Rupert Murdoch’s Hartigan forgot about self-censorship

One of Rupert Murdoch’s chief execs, John Hartigan, spoke well at The National Press Club (covered by ABC television on Sunday night)and fooled most people into thinking his boss never interferred with editorial direction. He outlined how he had never been given editorial direction and therefore it didn’t exist. He hasn’t understood the concept of self-censorship. Having worked with most news organisations in Australia, except Murdoch, I know that even ABC television lets you know the attitude you should take to a story or a personality. I remember overstepping the mark on asking Premier Bolte whether he would have a royal commission into a train wreck on the Sydney line. From memory half a dozen people were killed but the shots were spectacular and if it hadn’t been for a crop duster pilot who ran along the length of the train smashing windows with an axe there would have been many more deaths. I was reprimanded for chasing that , and for being insolent to the Premier. Another journo asked me what in the hell did I think I was doing? There was to be no criticism of the incumbent government in News. I left the ABC newsroom soon after. So, if you don’t adhere to the subtle messages you are given a lecture on how to approach a certain kind of story.

In my day on The Age and GTV news we knew that we were not to cover anti-Vietnam demonstrations more than a few pars, and would have been quite within the right attitude if they weren’t covered at all. Jim Cairns was a total no no for Graham Perkin on The Age and if he was forced to use a story that emanated from Jim he would use an old photograph taken when Jim had severe hayfever. There were other shots of Jim but the photo ed knew the one Perkin liked. When I became Jim’s press secretary during his time as deputy prime minister I asked an Age journalist to destroy the photograph. Subsequently it went missing.

My own experience with Murdoch and his culture was when I was replaced at the Review by Richard Walsh (he halved the circulation in three weeks) and it was suggested I ring The Australian for a job.I did and it was suggested that they needed a senior journalist to investigate Victorian politicians. They flew me to Sydney for an interview. I understood I had the senior position and was to start on Monday. Turning up at The Australian officers in Melbourne I discovered I had been alloted a dog show to cover. I queried the assignment. No, that was my task that day. I was told I had a junior grading, less than I had had several jobs before working for Gordon Barton. I left and flew to Canada the following week. I started at The Tortonto Telegram at a respectable salary.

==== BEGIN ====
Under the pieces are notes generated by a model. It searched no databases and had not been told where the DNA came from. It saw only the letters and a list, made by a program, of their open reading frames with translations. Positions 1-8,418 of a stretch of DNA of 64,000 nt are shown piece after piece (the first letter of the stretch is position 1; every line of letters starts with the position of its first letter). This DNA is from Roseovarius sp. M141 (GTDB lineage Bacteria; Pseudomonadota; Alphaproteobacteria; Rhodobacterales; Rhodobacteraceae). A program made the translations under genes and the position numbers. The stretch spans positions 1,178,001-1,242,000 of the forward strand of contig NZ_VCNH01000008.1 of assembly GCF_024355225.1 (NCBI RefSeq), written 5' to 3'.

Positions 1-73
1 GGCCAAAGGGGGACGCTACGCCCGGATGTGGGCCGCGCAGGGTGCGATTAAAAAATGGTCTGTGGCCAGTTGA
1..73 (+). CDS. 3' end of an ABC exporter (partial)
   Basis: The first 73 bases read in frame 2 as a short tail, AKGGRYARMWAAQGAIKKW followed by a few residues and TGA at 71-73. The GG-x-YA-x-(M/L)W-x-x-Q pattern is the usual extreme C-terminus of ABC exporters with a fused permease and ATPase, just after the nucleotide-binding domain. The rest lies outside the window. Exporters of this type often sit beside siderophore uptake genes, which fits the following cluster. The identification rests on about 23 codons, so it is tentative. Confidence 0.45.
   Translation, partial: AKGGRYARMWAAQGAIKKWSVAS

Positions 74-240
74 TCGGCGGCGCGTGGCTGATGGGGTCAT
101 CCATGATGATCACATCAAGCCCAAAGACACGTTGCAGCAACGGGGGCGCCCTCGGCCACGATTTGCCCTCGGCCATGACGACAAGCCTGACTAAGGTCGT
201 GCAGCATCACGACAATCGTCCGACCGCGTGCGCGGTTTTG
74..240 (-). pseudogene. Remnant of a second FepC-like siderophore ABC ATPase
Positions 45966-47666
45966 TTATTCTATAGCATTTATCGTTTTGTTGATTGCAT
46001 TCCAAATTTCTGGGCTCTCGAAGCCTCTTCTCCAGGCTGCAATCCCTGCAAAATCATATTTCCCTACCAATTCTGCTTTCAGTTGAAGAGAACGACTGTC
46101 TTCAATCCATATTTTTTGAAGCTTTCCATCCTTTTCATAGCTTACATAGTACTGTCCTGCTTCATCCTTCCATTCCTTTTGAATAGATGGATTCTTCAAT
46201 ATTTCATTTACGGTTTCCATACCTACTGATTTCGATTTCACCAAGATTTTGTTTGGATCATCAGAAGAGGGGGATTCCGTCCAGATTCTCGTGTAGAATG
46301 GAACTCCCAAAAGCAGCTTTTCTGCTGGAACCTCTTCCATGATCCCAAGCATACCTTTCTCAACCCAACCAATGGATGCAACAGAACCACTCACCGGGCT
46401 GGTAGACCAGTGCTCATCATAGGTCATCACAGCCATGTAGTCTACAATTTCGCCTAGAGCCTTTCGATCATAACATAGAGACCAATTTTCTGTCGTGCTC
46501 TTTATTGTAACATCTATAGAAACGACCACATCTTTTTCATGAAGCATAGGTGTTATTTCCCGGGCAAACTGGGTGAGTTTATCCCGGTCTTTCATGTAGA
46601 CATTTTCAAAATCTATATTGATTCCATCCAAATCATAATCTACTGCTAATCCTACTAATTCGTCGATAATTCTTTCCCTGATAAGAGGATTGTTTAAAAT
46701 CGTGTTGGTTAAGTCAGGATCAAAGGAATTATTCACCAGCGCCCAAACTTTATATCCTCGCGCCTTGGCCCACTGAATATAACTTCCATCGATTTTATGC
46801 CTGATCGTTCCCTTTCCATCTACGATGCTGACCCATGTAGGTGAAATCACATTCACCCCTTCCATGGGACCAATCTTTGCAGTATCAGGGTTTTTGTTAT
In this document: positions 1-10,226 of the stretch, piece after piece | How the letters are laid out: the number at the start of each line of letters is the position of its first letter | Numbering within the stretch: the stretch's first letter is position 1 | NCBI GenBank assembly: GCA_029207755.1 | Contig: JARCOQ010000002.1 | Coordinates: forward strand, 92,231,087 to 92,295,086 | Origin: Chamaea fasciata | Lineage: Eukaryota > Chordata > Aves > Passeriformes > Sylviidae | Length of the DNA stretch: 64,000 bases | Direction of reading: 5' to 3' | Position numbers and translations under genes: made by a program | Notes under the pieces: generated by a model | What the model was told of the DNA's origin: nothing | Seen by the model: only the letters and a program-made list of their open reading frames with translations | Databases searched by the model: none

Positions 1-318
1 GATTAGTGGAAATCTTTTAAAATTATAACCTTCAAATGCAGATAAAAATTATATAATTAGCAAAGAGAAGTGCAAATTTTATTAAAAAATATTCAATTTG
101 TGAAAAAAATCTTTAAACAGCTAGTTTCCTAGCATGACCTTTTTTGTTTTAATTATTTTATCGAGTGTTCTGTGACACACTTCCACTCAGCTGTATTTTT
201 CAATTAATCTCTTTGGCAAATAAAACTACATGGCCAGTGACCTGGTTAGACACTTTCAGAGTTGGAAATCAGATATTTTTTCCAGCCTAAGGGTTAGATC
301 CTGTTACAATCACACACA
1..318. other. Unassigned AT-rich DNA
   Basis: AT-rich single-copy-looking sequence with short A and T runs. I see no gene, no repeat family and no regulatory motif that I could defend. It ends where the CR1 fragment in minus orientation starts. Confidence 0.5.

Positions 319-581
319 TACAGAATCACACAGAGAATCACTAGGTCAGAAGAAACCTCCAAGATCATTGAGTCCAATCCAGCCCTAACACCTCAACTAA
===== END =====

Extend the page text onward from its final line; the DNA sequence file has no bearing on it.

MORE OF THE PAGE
I really dislike having to explain mysef with too many personal experiences but I have to add that The Sunday Observer knocked the Melbourne circulation of Murdoch’s Mirror, and The Sunday Telegraph, for six. I guess that’s the reason I was treated like that. I know when I left The Age’s pathetic Newsday for The Sunday Observer I was told by Newsday’s deputy editor, John Stevens that If I went I’d never get another job in Australian journalism (it was a friendly warning not a threat) so he knew there was a proprietors’ attitude with which you had to contend.

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One Response

  1. […] Murdoch’s Hartigan forgot about self-censorship One of Murdoch s chief execs, John Hartigan, spoke well at The National Press Club and fooled most people into thinking his boss never interferred with editorial direction. He outlined how he had never been given editorial direction and therefore it didn t exist. He hasn t understood the concept of self-censorship. Having worked with most news organisations in Australia, except Murdoch, I know that even ABC television lets you know the attitude you should take to a story or a personality. I […]

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